The Importance of Athletic Trainers: Damar Hamlin’s Injury
Buffalo Bills safety Damar Hamlin is alive today thanks to textbook-accurate response from athletic trainers and medical staff on the field.
By now, you’ve heard about NFL football player Damar Hamlin, even if you didn’t see his frightening injury on live television. After tackling an opponent, the Buffalo Bill’s safety collapsed to the ground, suffering a cardiac arrest.
On the field, the athletic trainers and medical personnel quickly recognized the seriousness of the situation and immediately performed CPR, including the use of an AED defibrillator, to try to revive Hamlin. Their quick actions are credited with saving his life, as he was rushed to the hospital and continues to recover.
We sat down with Larry Munger and DJ Gililland to discuss the amazing work that was on display by the Bills’ medical staff and how this injury could serve as a wake-up call for the importance of athletic trainers at all levels of sport.
Munger and Gililland are Assistant Professors in the Masters of Athletic Training program of the TTUHSC School of Health Professions.
The Damar Hamlin Injury
Hamlin’s Buffalo Bills were taking on the Cincinnati Bengals when he made a routine tackle of Bengals receiver Tee Higgins. At first glance, the play did not seem overly violent, and Hamlin popped up immediately following the tackle. But three seconds later, he collapsed, laying motionless on the turf.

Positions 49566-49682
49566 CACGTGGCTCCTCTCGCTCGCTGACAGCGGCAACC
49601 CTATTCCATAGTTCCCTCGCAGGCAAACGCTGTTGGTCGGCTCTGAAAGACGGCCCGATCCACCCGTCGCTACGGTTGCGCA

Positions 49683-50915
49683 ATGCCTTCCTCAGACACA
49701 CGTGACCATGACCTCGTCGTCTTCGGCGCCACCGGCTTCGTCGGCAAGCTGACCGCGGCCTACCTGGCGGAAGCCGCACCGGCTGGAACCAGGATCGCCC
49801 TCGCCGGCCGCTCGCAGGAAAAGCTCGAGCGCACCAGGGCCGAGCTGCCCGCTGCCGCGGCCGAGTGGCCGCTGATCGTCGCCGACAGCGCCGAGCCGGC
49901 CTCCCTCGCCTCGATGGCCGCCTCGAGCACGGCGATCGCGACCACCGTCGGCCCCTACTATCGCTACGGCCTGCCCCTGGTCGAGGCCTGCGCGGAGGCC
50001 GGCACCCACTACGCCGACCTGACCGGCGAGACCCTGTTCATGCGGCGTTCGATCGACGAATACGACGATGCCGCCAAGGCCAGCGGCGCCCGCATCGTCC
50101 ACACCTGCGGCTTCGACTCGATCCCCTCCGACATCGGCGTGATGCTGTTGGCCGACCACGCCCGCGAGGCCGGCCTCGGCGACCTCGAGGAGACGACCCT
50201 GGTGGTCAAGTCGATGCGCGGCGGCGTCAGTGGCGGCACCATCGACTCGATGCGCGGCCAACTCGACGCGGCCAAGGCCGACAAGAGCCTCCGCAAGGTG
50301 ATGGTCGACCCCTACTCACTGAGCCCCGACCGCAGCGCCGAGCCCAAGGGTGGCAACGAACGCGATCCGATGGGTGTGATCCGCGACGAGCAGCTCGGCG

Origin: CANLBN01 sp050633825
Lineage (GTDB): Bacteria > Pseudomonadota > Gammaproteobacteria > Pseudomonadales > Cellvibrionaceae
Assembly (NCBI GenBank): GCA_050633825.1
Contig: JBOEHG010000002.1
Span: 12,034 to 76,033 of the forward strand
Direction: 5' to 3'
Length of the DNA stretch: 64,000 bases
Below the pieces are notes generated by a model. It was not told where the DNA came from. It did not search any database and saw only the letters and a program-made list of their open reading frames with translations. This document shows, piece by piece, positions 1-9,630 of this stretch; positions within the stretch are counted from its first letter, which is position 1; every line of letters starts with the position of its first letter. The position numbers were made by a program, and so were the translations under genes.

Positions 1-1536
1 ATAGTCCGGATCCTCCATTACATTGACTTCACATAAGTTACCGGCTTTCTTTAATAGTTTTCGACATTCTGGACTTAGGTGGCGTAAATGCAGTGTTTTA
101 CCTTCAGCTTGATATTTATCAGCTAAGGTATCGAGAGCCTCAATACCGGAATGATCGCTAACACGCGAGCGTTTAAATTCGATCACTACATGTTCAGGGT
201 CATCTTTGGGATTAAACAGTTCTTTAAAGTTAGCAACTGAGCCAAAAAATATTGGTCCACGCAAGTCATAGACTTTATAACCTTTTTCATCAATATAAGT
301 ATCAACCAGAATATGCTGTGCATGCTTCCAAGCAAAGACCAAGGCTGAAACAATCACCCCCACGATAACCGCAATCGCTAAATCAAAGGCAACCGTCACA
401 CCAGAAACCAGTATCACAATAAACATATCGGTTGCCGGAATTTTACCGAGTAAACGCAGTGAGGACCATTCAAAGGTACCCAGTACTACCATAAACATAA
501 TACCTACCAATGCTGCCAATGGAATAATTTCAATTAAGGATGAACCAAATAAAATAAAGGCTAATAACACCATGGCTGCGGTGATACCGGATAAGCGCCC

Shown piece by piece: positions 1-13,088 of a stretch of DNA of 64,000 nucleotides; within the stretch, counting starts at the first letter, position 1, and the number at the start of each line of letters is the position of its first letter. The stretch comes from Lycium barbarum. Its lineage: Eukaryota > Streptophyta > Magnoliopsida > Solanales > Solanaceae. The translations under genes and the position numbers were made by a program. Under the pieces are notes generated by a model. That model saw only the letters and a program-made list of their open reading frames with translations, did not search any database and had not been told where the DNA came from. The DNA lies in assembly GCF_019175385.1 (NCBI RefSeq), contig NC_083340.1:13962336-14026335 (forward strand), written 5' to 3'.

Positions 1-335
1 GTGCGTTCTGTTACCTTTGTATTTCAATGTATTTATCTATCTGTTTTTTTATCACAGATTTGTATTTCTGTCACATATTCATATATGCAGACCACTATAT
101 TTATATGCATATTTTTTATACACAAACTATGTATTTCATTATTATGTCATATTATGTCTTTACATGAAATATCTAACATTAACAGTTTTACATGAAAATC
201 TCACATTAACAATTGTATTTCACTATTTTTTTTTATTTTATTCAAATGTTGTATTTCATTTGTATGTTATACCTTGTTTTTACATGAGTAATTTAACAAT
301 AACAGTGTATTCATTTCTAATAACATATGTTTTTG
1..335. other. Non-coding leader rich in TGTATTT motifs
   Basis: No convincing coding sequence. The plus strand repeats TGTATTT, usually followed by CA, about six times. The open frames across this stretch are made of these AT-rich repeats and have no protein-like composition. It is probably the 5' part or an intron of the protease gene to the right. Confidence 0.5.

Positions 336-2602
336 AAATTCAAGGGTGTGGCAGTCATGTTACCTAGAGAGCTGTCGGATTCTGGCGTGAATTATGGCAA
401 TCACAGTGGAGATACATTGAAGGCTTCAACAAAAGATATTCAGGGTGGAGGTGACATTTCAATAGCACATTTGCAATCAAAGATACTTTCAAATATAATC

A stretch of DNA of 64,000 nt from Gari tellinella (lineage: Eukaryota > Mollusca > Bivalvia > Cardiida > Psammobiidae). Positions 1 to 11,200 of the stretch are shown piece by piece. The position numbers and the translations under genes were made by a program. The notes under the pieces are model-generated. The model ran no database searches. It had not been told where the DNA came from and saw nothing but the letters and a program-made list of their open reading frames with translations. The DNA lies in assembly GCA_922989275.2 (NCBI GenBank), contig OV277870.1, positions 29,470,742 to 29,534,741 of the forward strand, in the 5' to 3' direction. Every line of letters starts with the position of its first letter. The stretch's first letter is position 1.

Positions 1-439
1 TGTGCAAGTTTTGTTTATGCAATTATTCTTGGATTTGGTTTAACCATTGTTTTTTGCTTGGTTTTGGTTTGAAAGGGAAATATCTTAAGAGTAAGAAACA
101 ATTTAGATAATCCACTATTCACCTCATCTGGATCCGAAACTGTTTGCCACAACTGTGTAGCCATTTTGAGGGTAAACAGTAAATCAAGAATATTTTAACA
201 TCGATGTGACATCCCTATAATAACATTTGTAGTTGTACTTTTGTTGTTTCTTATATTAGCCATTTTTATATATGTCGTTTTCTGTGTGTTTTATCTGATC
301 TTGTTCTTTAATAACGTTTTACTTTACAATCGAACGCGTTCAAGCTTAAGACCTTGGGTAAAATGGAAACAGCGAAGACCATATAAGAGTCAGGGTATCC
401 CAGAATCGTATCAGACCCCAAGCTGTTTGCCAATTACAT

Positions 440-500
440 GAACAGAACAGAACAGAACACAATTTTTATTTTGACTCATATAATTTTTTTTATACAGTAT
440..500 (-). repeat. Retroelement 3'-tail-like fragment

“When a hit like that takes place, the first thing that came to my mind was a condition called Commotio Cortis,” Gililland begins. “That literally is the nanosecond between heartbeats. It’s just a complete electrical disruption.”
This was Gililland’s first theory upon seeing the injury, and he wasn’t alone. This condition fits because it can be assumed any underlying heart issues would have been caught by the NFL’s rigorous player vetting and testing.
Munger points out that Hamlin’s tackle would be unusual for Commotio Cortis, as it is typically seen from hits at a smaller focal point.
“It's usually a small projectile force. Either a foot, a punch, a baseball, hockey
puck,” he explains.